Jul 082013 51 Responses

An Open Letter to the USA Today Editorial Board

My daughter’s life is not a life of suffering. She is not a burden to me or her family. Her life is not a disappointment.

Last week, you presented your opinion in the editorial 20 Week Abortion Ban Too Soon: Our View. In it, you discussed that many couples are informed about a diagnosis of Down syndrome at 16–18 weeks which would force them to make “heartrending decisions against a ticking clock.” It presented abortion as a logical choice for many expectant parents.

While the decision to abort a child with Down syndrome might be heartrending, let’s say what else it is:

Aborting a child with DS is selfish. It is the belief that the child will be a burden which will disrupt our lives. It puts our hopes, dreams and expectations above the needs of a child. It is the epitome of putting self above all others. Parenting is about giving ourselves for the well-being of our children. We give our time, energy, and resources so they might flourish. Aborting a child with DS is never good for the child. It is never an act of mercy. It is never in the child’s best interest. It is always an action of selfishness because of what might have to be endured.

Aborting a child with DS is ignorant. It is a sign of ignorance regarding what it is like to raise a child with DS. While raising a special needs child clearly has its challenges, it is not an extreme burden. Show me a family with a child with DS who wishes the child was not born. Show me a family with a child of DS who would say that child is a detriment to family. If you think a child with DS hurts a family, read Here or Here or Here.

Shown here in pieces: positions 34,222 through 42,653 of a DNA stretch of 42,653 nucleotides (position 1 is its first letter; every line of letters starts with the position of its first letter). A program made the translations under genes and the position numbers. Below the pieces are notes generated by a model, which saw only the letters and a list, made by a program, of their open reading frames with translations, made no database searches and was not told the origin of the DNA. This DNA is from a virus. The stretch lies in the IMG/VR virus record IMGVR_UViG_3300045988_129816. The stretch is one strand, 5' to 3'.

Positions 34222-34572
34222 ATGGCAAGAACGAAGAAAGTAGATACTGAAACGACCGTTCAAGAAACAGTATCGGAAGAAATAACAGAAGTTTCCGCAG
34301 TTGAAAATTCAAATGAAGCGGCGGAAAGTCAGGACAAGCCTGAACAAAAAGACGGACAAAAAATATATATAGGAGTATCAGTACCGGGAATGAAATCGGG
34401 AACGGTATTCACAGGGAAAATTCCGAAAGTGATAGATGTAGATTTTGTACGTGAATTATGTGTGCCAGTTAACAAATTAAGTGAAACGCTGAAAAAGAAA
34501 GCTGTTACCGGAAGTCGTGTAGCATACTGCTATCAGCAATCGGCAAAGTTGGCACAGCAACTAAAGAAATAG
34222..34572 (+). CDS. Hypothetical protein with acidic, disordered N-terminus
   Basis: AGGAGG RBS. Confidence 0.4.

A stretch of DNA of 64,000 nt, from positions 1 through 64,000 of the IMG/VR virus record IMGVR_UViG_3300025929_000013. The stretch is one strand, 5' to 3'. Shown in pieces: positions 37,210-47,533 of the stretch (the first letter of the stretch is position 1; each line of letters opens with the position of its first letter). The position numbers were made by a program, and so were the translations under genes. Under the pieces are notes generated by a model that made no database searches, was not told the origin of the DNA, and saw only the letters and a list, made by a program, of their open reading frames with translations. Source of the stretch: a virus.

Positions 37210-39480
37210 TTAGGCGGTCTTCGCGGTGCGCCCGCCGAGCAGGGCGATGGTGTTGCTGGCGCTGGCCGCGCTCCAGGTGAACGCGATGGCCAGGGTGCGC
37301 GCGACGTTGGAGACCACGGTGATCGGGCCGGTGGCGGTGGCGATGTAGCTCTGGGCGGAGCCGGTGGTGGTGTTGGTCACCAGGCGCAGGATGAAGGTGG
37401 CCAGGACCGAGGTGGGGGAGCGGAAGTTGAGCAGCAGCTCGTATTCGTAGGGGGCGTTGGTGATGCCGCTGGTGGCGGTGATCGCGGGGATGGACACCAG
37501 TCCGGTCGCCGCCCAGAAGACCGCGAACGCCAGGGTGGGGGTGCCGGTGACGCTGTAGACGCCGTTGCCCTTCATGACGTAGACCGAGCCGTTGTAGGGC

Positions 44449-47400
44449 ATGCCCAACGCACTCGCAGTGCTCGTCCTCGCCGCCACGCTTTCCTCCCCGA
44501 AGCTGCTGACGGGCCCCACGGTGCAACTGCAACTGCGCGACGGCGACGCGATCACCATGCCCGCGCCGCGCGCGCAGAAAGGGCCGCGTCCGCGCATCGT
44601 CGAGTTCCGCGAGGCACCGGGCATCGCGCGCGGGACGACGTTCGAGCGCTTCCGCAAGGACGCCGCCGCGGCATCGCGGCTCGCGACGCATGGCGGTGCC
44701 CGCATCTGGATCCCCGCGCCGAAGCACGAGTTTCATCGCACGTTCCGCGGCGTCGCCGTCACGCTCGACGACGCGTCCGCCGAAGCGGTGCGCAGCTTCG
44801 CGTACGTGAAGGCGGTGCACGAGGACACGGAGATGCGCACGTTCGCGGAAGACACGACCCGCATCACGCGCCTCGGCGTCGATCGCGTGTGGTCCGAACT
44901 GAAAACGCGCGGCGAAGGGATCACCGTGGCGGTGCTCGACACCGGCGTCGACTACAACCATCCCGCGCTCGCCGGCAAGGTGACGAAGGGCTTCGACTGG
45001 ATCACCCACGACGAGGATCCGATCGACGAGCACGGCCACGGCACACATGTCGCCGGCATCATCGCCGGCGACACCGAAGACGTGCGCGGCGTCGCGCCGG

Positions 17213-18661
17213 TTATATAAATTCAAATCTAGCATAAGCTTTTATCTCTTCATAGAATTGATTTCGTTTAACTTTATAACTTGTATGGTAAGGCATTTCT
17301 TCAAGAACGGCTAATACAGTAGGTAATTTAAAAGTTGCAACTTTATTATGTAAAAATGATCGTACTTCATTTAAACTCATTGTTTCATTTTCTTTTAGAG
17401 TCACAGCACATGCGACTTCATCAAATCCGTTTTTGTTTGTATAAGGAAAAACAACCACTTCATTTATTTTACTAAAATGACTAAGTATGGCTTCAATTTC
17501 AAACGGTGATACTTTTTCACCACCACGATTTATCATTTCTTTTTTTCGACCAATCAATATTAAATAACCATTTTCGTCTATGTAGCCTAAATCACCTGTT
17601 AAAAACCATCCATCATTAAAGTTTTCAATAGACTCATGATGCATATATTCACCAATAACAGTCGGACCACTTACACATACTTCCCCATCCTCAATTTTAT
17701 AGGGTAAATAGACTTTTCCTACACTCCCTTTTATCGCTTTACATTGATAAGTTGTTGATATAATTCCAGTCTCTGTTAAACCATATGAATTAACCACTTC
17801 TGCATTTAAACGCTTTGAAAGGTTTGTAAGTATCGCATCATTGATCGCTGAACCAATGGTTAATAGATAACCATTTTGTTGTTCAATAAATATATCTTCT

Aborting a child with DS is shameful. I know the decision is not taken lightly by most people. I understand that it can be “heartrending,” but it is also shameful. To destroy a human life because of a diagnosis like DS is tragic. For a doctor, it goes against the Hippocratic oath—it does harm. For a parent, it violates the basic premise of parenthood—protect the well-being of our child. As a human, it violates our conscience—the innocent shouldn’t suffer. We need to be compassionate to those who make bad decisions, but we also need to call their actions what they are. Aborting a child with DS is shameful.

Aborting a child with DS is bad for society. Couples often think what a child will demand from them, but what they forget is what a special needs child will do for them and for society. If we found a cure for Down syndrome I would celebrate it, but I would also worry about a world without children and adults with Down syndrome. They teach us so much. They reveal our brokenness. They call us to love. They remind us what is important. If we ended DS through a cure, that would be one thing, but we are on the brink of ending DS not because of a cure but because of abortion. This is frightening. It will hurt more than those with DS, it will hurt society. We need these children and adults. We extinguish them at our own peril.

To the Editorial Board of the USA Today, I ask you to rethink your opinion. Interview individuals with DS and see if you think their lives are important. Study families with members who have DS and see if their lives have been hindered. Consider the lessons which can only be learned from people with DS and imagine a society which doesn’t know those lessons.

My daughter is not a burden. Her life is not second-class. My family has not been hurt by her presence.

My life, my family, and my community are better because of her.



51 Responses to An Open Letter to the USA Today Editorial Board
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